Day 3 in Guatemala was a great example of work in action (not that our other presentations were not). The day started with a presentation from a lawyer in the Rios Montt trial. He discussed the process of preparing and the emotional roller coaster that accompanied the trial. His story was very powerful in many ways but the section that resonated the most with me was when he discussed working with women that were victims of sexual assault during the village raids. He discussed the personal, systemic and social norm challenges that were encountered while working with these women. For me I reflected on the influence of machismo, patriarchy, and stigma around sexual assault the lawyer discussed and how rape was used as a psychological warfare tactic that impacted the social level and more importantly the nuclear family dynamic. Although, his story was very intense, I could not help but admire the courage and resilience he and his colleagues portrayed as he discussed the moment the decision in the Rios Montt trial was overturned on a technical error and how instead of giving up they re organized and are working on an appeal.
Day 3 also brought a visit to La Puya; a social movement named after the area in which it effects. La Puya is a community organized “sit in” (for lack of a better term) where surrounding communities have occupied the entrance of a mine for 22 months to prevent a mining company from invading their land and way of life. The members of La Puya discussed the multiple tactics used by the mining company and police force (including using 400 hundred riot outfitted police officers who threw tear gas at 10 women who laid in front of the mine entrance) to try and evoke a violent response from the community. While viewing a banner that community members presented and pointed out the women’s contribution I noticed one of the women depicted in the pictures was sitting right next to me. This was very powerful and humbling moment for me as the work and struggle of this community became REAL for me. However, this moment was also very frustrating as I could only mutter a gringo “gracias” as a way to thank her for her bravery in their struggle.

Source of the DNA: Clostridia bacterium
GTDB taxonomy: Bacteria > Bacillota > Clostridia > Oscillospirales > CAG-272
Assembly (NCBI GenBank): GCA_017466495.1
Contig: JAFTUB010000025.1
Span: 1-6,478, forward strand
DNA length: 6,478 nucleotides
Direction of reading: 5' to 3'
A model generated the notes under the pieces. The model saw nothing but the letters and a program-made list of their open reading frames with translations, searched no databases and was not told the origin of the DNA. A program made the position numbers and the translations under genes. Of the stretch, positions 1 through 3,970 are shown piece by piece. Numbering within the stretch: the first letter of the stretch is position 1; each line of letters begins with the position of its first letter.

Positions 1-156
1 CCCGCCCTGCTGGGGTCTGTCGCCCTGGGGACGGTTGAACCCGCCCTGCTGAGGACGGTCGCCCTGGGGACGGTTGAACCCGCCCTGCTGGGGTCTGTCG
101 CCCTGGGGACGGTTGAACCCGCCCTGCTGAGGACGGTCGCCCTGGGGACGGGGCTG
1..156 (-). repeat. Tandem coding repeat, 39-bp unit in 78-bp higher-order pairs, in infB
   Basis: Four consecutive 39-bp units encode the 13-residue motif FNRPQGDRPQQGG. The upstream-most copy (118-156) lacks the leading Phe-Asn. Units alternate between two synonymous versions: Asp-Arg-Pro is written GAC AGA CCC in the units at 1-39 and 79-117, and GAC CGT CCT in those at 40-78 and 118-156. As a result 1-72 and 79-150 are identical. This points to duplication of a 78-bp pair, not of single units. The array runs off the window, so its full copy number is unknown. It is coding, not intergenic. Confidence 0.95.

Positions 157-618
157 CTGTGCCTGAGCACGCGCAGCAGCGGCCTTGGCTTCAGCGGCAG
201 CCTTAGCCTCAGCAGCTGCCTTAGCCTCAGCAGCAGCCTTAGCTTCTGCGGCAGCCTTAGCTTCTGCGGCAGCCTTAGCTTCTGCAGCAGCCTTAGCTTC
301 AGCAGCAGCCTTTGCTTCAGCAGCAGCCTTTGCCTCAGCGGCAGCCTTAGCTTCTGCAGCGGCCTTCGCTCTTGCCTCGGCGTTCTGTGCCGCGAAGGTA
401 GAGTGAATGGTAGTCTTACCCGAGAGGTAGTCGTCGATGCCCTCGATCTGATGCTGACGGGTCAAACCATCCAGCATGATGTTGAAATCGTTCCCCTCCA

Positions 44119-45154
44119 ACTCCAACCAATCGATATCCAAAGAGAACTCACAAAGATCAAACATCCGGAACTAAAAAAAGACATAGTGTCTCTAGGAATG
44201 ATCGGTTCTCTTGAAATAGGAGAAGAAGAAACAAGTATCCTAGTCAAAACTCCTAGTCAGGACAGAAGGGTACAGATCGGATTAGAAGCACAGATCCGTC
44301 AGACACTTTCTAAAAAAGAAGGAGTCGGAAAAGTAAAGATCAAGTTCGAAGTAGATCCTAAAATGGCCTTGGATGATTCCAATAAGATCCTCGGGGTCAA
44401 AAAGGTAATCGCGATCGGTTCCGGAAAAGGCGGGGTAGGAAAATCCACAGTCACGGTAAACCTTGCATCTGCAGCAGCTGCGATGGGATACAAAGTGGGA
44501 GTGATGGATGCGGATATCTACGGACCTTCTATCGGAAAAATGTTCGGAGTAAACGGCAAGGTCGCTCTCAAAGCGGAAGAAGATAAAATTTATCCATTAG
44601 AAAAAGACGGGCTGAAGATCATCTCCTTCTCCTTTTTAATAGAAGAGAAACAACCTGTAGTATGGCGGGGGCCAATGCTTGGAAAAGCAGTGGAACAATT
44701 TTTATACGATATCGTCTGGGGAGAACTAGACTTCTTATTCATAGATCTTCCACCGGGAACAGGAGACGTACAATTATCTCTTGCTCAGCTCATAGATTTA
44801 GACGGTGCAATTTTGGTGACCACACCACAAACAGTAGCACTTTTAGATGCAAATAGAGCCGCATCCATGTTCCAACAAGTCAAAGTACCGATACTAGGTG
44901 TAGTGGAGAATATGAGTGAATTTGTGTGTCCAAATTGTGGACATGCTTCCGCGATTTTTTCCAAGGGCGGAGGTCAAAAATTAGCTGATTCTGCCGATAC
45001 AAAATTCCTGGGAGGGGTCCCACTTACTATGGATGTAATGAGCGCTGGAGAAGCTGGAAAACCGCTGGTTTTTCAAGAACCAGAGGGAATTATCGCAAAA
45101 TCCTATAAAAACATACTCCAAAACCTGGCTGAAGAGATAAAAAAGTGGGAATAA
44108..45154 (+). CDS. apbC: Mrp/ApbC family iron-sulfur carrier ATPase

On a personal note, Day 3 in Guatemala was also frustrating for me because I am realizing that my level of Spanish is not where I anticipated it would be. Although, it is a slightly different dialect than what I grew up hearing, I have realized that I am understanding just enough for the conversations to remain very broken for me. In understanding phrases rather than following the conversation, it has been mentally and emotionally draining for me to try and not relay on the translations that Jenny and Ellen have provided. In addition to the here and now of trying to navigate conversations and environments where I cannot fully engage, I am processing through what it means on an individual and social level to be a Latino male who does not speak Spanish. Although, I grew up around the language the emersion into it has been difficult in both processing the information and has caused me to reflect on the history of colonization and systemic level oppression that has led me to be part of the generation of my family that has lost the language. Although, I do not believe that my Chicanismo is based solely on my ability to speak Spanish, it is a significant loss of cultural and social capital. However, I did note that as the day progressed I began to get more of an “ear” for the conversations so hopefully that will continue over the next 8 days. All in all, the day was another successful and enjoyable one for me both as an individual engaged in the learning and a professional working to help a good experience for the students on the trip.